When I worked with Kindergartners they would say things like, "She just said the B word!" To be diplomatic I would ask them what "B word" that might be, at which point I'd get a wet, lingering whisper close to my ear with a cupped hand, "Shut up." Sometimes when I'm trying to remember something I'll say, "It starts with a V" only to realise approximately 47.2 seconds later that it, in fact, started with a J.
But this time I really mean the D-word. Perhaps not the D-words mothers of young children, or those who are once-again single are thinking. No, this is by far a more rewarding/grueling experience.
To start, am I the only person in the world who positively abhors "It's A Small World" but rides it every trip just because her mother loves it? The puppets, and the singing, and the same song over and over and over and over and over and over and over and over and over (are you getting the picture yet?) again...I don't care how many languages it's in! The pitch never changes! The tune is the same! By the time we float out I'm growling through clenched teeth and doubled-up fists, "It's a world of laughter, a world of TEARS!"
However, to be fair, I still love Dumbo. It's one of my first Disneyland memories. Up and down, up and down, flying on Dumbo's back with a magic feather. And it's just that. Magic.
For the first time in many trips there were small children with us on our visit to the Happiest Place on Earth. For Christmas 2009 we were given this trip. All told there were 41 of us from my mother's side. It's the first family vacation I've been on with my older sister in seven years. She has three children ages 6, 4 (he turned four there--it was pure bliss), and 15 months. There is nothing quite like seeing Disneyland through a child's eyes. We sprung a whopping $38 a pop to have character dinner at Goofy's Kitchen (located at the Disney Resort--not even CLOSE to Disneyland). It was worth every cent. We met Goofy, Pluto, Cinderella, Aurora (Sleeping Beauty for those of you not in the know), Minnie, and Chip (from Chip and Dale of the Rescue Rangers, not to be confused with Chippendale's...). Even the toddler LOVED the characters. It was totally precious to watch him run up to Koda in California Adventure with his eyes open wide, arms spread, and huge smile on his face.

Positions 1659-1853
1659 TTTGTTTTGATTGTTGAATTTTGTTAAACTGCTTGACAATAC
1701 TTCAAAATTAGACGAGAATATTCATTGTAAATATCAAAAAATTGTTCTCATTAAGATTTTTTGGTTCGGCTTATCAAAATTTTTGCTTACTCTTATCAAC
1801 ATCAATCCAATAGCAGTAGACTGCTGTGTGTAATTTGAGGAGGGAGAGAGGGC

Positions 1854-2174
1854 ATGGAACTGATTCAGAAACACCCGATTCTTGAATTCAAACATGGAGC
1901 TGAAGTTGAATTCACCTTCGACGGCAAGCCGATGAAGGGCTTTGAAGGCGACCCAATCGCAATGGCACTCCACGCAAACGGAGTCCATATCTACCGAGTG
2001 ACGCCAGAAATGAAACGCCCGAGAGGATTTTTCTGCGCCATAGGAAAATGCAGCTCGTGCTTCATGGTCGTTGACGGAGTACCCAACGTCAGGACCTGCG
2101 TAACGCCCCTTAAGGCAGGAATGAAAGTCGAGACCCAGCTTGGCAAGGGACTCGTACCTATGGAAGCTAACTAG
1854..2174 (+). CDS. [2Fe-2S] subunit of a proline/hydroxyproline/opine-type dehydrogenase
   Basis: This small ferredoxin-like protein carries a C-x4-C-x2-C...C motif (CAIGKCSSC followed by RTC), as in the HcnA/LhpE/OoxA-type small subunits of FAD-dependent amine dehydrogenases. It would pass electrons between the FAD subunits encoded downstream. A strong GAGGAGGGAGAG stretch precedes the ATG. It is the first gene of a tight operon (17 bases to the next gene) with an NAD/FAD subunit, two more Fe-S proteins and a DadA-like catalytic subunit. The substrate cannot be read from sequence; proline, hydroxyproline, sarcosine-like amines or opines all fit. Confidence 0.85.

For as much as I was grumpanilla (yeah, go figure) the lines didn't seem that long. The weather was perfect. Everything just seemed to work out.
And during one of my five waits for Space Mountain I was pondering whether or not my nephew who turned four would remember any of this. But at the age of four I made my first trip to Disneyland. I remember Dumbo and I remember Space Mountain. I rode it with my mom (who hates roller coasters). I was wearing a mint green sweatsuit set with a white panel complete with Care Bears (we are talking old-school legit; this was 1989, after all) across the chest. I remember loving Space Mountain. I remember my mom pointing out how my shirt lit up under the black lights. And I remember meeting Mickey Mouse. Back then characters didn't have the scheduled stations like they do now, at least it doesn't seem like they did. Finding a character was a chance meeting. We looked for him all day to no avail. And then, like a commercial, as we were walking across the Sleeping Beauty Castle bridge back to the main square there he was, all in black. It was dark, and it was perfect. It was the only thing I had wanted from the whole trip, and I got it.
41 people. 4 generations. 864 miles. 8 vehicles. 8 days. Christmas 2009-Disneyland 2010. Countless adventures, priceless memories.
How to Be a Grandparent
12 hours ago